The industry as a whole rejoiced on Friday with the publication of the new NDSRI guidance from the FDA, previously discussed here.  Now that we all have had more time to carefully read and absorb the details posted by the FDA in the guidance and on the corresponding webpage, many will discover that there are still a few discrepancies from other health authorities as well as a new call to action for manufacturers and application holders in the U.S. 

The new NDSRI guidance builds on the general Control of Nitrosamine Impurities in Human Drugs (Rev. 1, February 2021), also referred to as the Nitrosamines Guidance, accessible here.  The new guidance is specifically focused on NDSRIs or nitrosamine impurities that have a significant structural similarity to the drug substance in a drug product.  These larger molecules have long been argued to have a different, and often lower, carcinogenic potential due to their larger and more complex structure.  The new NDSRI guidance acknowledges these concerns and references the work of the FDA and other health authorities to develop an approach for evaluating the predicted carcinogenic potency based on structural features.  This approach, the Carcinogenic Potency Categorization Approach (CPCA), was first published in July in EMA/409815/2020 Rev. 16 as part of the response to Q&A 10, which also extracted the list of acceptable intake (AI) limits and published them in an annex to the document.  July also saw the publication of an updated version of Health Canada’s Guidance on nitrosamine impurities that adopted the CPCA and an expanded list of AI limits, also provided in an appendix.  Now in early August, the FDA has provided its own version as part of a new guidance and a dedicated webpage focused on NDSRIs.  The lists of AIs provided by each health authority have some subtle differences and the FDA chose to keep the 26.5 ng/day lower limit, rather than the 18 ng/day used in Europe and Canada, but there is a much bigger difference that followers of the nitrosamines saga should have noted. 

I like that the FDA chose to focus a new and separate guidance on NDSRIs rather than incorporating these impurities into the existing guidance as other health authorities have done.  These impurities generally do not pose the same risk as the simple nitrosamines listed in the original Nitrosamines Guidance and, as the science has evolved, it is refreshing to see that the FDA’s approach to these impurities has also evolved, and the Agency now asks the same of drug product manufacturers.  It may have gone unnoticed in the first reading of the guidance, but by providing an NDSRIspecific guidance, the FDA has also provided a new timeline for assessment and control of these nitrosamine impurities separate from the previous timeline.  Section V of the NDSRI guidance notes that the previous timelines in the Nitrosamines Guidance do not apply to NDSRIs, and a new timeline is outlined for assessment, confirmation, and submission of changes to address NDSRIs.  The FDA is asking firms to do quick assessments of risk for NDSRI formation through review of their original risk assessments to ensure that NDSRIs were considered, or to reevaluate the risk of NDSRI formation by November 1, 2023.  If a risk of NDSRI formation is identified, then manufacturers and applicants are directed to move into confirmatory testing as soon as possible, with submission of any required changes to their drug product applications by August 1, 2025.  This extension is more than the six months originally proposed in the nonrulemaking docket that the FDA opened in early May, and is in line with the comments received that answered this question, which is evidence that the FDA was listening.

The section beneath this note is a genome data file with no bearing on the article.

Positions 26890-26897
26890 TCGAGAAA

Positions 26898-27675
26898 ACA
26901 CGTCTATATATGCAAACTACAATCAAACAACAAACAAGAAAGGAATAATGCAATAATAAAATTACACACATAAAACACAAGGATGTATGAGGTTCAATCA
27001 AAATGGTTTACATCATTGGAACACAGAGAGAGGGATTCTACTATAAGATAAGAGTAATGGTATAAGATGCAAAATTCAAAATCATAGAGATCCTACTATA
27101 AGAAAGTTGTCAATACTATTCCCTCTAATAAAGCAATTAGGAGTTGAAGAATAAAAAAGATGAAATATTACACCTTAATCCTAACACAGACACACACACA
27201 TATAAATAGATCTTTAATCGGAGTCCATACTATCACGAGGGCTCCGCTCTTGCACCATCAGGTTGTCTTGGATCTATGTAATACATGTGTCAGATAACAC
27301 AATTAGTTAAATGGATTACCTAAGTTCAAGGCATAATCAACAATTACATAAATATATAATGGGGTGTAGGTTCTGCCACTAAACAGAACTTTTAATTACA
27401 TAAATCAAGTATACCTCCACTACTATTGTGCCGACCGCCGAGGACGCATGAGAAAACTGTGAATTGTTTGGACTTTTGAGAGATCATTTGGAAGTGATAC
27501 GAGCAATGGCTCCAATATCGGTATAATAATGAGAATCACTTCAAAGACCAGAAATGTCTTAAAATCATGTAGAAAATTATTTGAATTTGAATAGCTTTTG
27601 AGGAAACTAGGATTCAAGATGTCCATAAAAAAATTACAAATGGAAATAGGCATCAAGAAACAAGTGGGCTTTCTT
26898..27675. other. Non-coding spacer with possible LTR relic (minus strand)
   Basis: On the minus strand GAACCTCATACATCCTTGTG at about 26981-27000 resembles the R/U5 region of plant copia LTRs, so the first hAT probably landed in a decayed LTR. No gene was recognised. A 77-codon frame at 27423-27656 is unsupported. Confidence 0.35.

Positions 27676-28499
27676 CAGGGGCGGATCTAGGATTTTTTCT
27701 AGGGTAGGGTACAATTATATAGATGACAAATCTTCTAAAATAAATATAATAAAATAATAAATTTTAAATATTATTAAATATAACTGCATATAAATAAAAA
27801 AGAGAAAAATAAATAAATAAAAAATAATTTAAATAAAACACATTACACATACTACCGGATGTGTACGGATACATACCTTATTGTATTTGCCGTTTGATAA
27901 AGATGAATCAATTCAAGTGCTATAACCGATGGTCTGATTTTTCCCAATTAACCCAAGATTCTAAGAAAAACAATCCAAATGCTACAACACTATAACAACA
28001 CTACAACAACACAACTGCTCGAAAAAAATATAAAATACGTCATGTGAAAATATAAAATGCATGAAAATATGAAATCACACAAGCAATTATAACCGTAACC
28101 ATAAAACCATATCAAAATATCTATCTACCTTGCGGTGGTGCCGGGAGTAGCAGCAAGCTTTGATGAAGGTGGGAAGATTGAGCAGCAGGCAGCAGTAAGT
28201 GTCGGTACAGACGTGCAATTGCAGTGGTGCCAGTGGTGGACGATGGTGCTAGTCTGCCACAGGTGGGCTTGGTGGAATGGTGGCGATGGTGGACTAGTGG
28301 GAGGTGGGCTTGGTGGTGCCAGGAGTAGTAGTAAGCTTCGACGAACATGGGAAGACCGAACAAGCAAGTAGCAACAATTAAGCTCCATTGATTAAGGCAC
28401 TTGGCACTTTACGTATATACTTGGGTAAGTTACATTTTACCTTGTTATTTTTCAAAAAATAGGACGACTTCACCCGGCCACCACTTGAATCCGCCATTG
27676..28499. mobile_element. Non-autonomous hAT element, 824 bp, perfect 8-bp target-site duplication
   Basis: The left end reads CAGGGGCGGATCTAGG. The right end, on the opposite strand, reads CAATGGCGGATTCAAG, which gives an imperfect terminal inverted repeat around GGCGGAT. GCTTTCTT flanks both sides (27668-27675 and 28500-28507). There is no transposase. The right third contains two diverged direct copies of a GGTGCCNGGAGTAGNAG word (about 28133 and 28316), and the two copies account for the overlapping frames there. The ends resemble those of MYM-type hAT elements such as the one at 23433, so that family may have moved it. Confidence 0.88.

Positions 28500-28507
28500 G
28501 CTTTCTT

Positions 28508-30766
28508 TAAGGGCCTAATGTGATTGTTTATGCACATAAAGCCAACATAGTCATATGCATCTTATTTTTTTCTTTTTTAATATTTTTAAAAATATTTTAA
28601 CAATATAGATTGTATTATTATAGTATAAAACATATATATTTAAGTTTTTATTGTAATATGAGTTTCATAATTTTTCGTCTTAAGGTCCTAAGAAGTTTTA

It seems unlikely that we will see complete agreement across the major regulatory agencies globally on a topic as complex as nitrosamine impurities, but the extended timelines and other updates in the new guidance are confirmation that the FDA has adapted with the updated scientific information that has continued to be produced on this subject, and is taking rational steps for the assessment and control of NDSRIs. 

There isn’t a lot of time to ensure that your risk assessment for nitrosamine impurity formation is in alignment with both FDA guidances, but it is good to see that the FDA has provided an updated timeline to ensure that risk of NDSRIs is appropriately assessed.  By publishing a new standalone NDSRI guidance, the FDA has provided a clear, structure-based framework for setting AI limits for performing confirmatory testing, and the Agency has provided additional time for manufacturers and applicants to update their applications for control of NDSRIs.  If you have any questions about risk assessment for NDSRI formation in your firm’s products, please reach out to Lachman at